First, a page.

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Page 275

CHAPTER XIX

seat near the door. When demands for a speech grew pressing, she remembered a sick boy who must be visited and slipped out quietly.
Wren came in on tiptoe, just as Spencer-Mace was sitting down. He had exceeded the minimum three minutes and had put the classic case against the classical education. Wren took a seat at the back among the members of the debate. The library sprawled in easy chairs at the far end of the room. Swinley, president, and Robin, who had to write out the minutes afterwards, were making notes at the table.
" Mr. Worming," said Swinley, half rising from his chair.
" Mr. President, m'dame, m'tutor, and gentlemen," said Worming, and stopped. He took out a square of paper and peered at it. " The main advantage of a classical education is that it provides the growing boy with a sense of proportion and balance, while at the same time-while at the same time-while at the same time teaching him to express his thoughts as they develop in his mind." Worming Major stopped and looked round. " Hear, hear," said Beckett. Miss Fuller began to clap and caught Wren looking at her. Worming Major unfolded his paper. " It has been well said by the famous Dr. Arnold, headmaster of Rugby."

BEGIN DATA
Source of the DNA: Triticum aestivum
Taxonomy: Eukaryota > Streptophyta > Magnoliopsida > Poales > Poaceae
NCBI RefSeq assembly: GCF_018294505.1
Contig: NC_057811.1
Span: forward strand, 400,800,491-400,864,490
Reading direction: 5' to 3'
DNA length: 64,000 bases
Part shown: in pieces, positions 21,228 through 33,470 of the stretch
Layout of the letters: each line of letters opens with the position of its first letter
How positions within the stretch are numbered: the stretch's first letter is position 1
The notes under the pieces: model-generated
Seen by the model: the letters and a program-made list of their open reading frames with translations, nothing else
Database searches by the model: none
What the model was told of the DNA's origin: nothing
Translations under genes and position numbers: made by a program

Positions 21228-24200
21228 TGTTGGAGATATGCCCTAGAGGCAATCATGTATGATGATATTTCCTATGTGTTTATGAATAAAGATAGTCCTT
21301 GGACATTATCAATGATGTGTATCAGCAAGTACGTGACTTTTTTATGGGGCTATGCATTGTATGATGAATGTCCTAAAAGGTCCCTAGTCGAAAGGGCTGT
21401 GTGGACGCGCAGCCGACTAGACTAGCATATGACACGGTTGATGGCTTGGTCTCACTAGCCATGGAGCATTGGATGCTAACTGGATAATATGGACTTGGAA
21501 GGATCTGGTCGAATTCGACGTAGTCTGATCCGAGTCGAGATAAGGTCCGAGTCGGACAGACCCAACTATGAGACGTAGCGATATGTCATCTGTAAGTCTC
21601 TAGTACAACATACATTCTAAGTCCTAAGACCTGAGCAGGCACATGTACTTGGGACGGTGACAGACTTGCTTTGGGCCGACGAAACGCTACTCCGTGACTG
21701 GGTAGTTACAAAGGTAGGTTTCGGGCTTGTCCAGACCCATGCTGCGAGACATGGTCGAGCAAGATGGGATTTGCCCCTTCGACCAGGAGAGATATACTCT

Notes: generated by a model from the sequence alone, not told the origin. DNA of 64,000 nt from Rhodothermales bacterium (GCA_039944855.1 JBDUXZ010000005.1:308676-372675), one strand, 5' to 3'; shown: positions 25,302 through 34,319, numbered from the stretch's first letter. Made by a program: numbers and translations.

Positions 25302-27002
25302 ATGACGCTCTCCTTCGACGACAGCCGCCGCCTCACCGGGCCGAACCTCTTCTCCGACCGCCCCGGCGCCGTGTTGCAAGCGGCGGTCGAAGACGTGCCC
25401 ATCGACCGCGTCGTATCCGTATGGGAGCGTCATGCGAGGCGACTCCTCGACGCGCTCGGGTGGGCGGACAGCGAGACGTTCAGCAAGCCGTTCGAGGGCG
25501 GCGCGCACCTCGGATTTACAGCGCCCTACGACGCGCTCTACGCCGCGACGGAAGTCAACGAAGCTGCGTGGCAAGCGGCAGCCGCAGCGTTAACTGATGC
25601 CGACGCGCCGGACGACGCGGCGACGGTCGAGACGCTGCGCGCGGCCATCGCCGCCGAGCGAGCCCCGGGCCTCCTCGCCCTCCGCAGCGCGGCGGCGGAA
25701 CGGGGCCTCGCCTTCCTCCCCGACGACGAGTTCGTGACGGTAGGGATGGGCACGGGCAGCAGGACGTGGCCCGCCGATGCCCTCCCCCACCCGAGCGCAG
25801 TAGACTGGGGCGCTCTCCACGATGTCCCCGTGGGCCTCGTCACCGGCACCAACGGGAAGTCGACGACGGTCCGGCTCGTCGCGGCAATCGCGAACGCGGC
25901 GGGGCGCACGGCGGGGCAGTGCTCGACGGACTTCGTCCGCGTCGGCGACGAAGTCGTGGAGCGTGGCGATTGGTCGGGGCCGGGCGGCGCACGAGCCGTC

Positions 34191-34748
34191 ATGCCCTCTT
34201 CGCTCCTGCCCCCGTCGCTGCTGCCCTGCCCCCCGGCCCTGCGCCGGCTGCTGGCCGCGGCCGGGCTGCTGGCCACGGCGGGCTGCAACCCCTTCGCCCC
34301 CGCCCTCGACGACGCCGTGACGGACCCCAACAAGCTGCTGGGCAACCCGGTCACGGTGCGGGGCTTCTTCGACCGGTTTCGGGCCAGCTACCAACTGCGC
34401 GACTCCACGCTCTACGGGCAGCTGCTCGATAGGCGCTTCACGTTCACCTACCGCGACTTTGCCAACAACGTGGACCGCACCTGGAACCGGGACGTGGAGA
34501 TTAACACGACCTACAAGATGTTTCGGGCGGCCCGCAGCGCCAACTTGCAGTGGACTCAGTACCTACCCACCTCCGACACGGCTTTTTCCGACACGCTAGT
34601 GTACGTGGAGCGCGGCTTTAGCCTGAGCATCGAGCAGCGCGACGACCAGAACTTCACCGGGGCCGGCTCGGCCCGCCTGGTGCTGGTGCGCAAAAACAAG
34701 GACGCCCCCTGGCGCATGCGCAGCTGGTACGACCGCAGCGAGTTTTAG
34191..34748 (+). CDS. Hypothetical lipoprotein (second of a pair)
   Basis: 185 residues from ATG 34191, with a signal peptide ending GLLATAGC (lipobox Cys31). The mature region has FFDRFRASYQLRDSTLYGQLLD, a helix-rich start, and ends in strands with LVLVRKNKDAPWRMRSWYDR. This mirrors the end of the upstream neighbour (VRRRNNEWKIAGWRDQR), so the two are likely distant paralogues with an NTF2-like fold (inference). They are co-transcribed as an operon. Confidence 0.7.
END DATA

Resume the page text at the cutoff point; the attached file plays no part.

" Shame," said Featherstone.
" Go on, please," said Swinley.
" It has been well said by Dr. Arnold, the famous headmaster of Rugby, that, that .., maths and stinks may be all right in their way." Worming stopped and bent over his paper. Mr. Wren stared at his boots. Peter reached for the Tatler and opened it quietly.
" The point is," said Worming. " Maths and stinks and that sort of thing are not, well, they're all right as far as they go."
" Did Dr. Arnold say that? " whispered Oliver.
" I'm afraid I've left out a bit," said Worming, unfolding his paper into a large square.
" Try not to read your speech," said Swinley.
" Anyhow, with a classical education such as we have here

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